The experiences of Louise’s life began to strip some of this complexity away.  Her rejection from religious life was quickly followed by the brief joy of marriage and the birth of her son. She then entered the dark period brought on by her husband’s illness and subsequent death.  Louise experienced depression but her faith was able to sustain her.  We see the beginning of her journey away from the darkness in the advice given to her by her Uncle Michel de Marillac:

it is good to learn from experience that God is not attached to our own plans and propositions, and that those souls find him everywhere who seek him according to the manner in which he wills to communicate himself; and not according to their own conception of the manner which would be useful and profitable to themselves, for very often such usefulness imagined by the mind is no more than the satisfaction of their own feelings.[15]

Over time, Louise experienced this softening of the harshness of her spirituality, particularly once she met Vincent, and he encouraged her involvement in the mission to the poor. This focus on others helped her to let go of her anxieties and to trust more in God.

From the way she taught her sisters and, in particular, from the importance that she placed on simplicity in their lives, we become aware of how far Louise moved in her spiritual journey. To some of the sisters she wrote:

Gentleness, cordiality and forbearance must be the practices of the Daughters of Charity just as humility, simplicity and the love of the holy humanity of Jesus Christ, who is perfect charity, is their spirit. That, my dear Sisters, is a summary of what I think I should tell you about our Rules[16]

Simplicity, therefore, is central to what she taught her followers, particularly this sense of being authentic and straightforward in all that we do. Simplicity is also important in the way we relate to others:

If humility, simplicity and charity, which produce support, are well established among you, your little Company will be made up of as many saints as there are persons. We must not wait, however, for someone else to begin. If it can be said that these holy practices are not universally in use, let each of us be the very first to start.[17]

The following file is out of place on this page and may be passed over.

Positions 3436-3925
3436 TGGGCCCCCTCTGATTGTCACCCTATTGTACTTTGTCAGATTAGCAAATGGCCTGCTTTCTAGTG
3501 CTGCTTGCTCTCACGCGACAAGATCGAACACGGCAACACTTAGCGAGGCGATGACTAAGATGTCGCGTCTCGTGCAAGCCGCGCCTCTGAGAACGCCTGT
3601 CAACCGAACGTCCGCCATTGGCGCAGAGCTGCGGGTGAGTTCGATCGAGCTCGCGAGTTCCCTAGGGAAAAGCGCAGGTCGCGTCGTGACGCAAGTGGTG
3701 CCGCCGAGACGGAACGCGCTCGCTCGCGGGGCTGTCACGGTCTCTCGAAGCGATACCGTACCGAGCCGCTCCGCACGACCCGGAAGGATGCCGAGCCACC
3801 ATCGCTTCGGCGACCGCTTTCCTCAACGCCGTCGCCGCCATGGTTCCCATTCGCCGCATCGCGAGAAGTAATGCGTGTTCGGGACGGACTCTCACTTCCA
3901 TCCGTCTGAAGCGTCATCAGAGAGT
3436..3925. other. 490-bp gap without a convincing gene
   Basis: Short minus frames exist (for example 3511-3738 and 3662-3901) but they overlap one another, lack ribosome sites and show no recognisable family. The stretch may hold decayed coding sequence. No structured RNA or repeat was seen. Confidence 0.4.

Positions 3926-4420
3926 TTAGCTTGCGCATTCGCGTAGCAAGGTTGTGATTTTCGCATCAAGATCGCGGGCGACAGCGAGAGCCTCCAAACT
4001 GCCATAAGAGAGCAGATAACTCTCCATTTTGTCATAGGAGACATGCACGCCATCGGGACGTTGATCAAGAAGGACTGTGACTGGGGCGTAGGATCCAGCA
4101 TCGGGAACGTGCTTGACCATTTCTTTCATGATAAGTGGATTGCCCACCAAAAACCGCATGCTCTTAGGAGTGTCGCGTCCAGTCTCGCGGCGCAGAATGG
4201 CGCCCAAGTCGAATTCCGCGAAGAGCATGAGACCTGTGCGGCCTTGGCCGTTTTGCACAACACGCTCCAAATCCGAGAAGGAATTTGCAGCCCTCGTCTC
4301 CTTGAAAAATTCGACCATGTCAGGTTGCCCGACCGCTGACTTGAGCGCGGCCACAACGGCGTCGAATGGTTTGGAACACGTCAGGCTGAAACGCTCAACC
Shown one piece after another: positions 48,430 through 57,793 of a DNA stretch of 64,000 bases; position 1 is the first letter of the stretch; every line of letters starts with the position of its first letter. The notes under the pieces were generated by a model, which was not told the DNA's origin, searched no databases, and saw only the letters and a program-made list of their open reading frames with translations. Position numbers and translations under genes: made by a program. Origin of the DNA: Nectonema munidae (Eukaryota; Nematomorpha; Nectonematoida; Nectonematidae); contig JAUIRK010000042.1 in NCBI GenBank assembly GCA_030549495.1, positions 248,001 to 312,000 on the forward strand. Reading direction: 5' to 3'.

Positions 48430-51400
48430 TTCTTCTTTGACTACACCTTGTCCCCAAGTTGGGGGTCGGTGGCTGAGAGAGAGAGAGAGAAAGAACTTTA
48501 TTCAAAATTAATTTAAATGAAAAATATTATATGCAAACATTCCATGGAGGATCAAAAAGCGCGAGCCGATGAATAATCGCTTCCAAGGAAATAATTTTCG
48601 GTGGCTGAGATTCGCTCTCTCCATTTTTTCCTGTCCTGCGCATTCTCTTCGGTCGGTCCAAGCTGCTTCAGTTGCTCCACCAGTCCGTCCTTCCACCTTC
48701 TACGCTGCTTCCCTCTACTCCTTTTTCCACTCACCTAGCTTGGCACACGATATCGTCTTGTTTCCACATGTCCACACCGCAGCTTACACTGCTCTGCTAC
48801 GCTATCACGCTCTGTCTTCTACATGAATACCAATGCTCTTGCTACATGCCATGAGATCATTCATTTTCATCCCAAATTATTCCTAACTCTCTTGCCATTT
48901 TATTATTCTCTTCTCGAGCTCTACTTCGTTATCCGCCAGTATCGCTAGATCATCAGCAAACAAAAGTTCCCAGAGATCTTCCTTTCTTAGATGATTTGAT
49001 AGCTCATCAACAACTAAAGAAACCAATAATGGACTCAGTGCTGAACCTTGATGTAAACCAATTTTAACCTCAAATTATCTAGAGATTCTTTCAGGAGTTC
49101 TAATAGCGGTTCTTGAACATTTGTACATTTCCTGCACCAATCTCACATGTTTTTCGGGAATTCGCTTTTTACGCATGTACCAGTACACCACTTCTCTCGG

Simplicity is essential in creating trust, not only for religious communities, but for all relationships. Her advice about being the first to practice this is something that we could take to heart.

Louise also teaches about the importance of simplicity in our relationship with God.  She gave the following advice:

While reflecting on the divine gentleness during your periods of meditation, speak to Our Lord with great simplicity and innocent familiarity. Do not be concerned whether or not you experience any consolation; God wants only our hearts. He placed within our power only the capacity to make a simple act of the will. He considers this alone and the deeds resulting from it.[18]

This is wise advice because our relationship with God deepens to the extent that we are able to be authentic and honest in our prayer. Louise also wrote in her own retreat reflections about this need for simplicity.

To give life to Jesus in my heart by love, thus rendering Him present in me.

…The means to imitate Jesus at the moment of His birth is to have my soul completely united to God and my mind filled with true knowledge of my own nothingness.

…God demands great purity of intention from those who serve Him. Therefore, I must, in no way, seek to derive glory from any action. God must be guiding my intentions…

To imitate the simplicity of Jesus when He told the Jews that they wanted to put Him to death.

… To listen to the word of God spoken in my heart.[19]